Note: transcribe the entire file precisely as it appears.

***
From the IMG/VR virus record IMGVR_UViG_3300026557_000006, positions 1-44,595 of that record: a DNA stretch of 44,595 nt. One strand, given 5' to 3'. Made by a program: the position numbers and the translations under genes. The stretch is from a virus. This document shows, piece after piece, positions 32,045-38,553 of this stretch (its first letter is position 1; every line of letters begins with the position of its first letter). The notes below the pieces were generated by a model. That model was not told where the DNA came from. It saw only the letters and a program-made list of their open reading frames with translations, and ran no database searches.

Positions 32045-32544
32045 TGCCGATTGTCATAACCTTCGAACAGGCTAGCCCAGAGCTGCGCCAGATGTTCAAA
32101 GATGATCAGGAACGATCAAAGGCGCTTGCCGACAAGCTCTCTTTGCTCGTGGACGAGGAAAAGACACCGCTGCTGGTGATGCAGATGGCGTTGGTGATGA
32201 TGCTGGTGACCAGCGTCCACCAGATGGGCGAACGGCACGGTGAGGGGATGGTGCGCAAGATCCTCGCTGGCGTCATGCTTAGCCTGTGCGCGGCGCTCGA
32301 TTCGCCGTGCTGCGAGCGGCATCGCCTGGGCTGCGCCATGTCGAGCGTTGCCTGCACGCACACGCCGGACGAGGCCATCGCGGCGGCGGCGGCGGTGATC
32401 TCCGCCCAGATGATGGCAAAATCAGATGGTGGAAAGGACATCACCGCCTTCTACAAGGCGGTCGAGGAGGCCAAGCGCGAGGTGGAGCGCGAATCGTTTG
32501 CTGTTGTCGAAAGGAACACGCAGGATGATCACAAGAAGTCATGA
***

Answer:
From the IMG/VR virus record IMGVR_UViG_3300026557_000006, positions 1-44,595 of that record: a DNA stretch of 44,595 nt. One strand, given 5' to 3'. Made by a program: the position numbers and the translations under genes. The stretch is from a virus. This document shows, piece after piece, positions 32,045-38,553 of this stretch (its first letter is position 1; every line of letters begins with the position of its first letter). The notes below the pieces were generated by a model. That model was not told where the DNA came from. It saw only the letters and a program-made list of their open reading frames with translations, and ran no database searches.

Positions 32045-32544
32045 TGCCGATTGTCATAACCTTCGAACAGGCTAGCCCAGAGCTGCGCCAGATGTTCAAA
32101 GATGATCAGGAACGATCAAAGGCGCTTGCCGACAAGCTCTCTTTGCTCGTGGACGAGGAAAAGACACCGCTGCTGGTGATGCAGATGGCGTTGGTGATGA
32201 TGCTGGTGACCAGCGTCCACCAGATGGGCGAACGGCACGGTGAGGGGATGGTGCGCAAGATCCTCGCTGGCGTCATGCTTAGCCTGTGCGCGGCGCTCGA
32301 TTCGCCGTGCTGCGAGCGGCATCGCCTGGGCTGCGCCATGTCGAGCGTTGCCTGCACGCACACGCCGGACGAGGCCATCGCGGCGGCGGCGGCGGTGATC
32401 TCCGCCCAGATGATGGCAAAATCAGATGGTGGAAAGGACATCACCGCCTTCTACAAGGCGGTCGAGGAGGCCAAGCGCGAGGTGGAGCGCGAATCGTTTG
32501 CTGTTGTCGAAAGGAACACGCAGGATGATCACAAGAAGTCATGA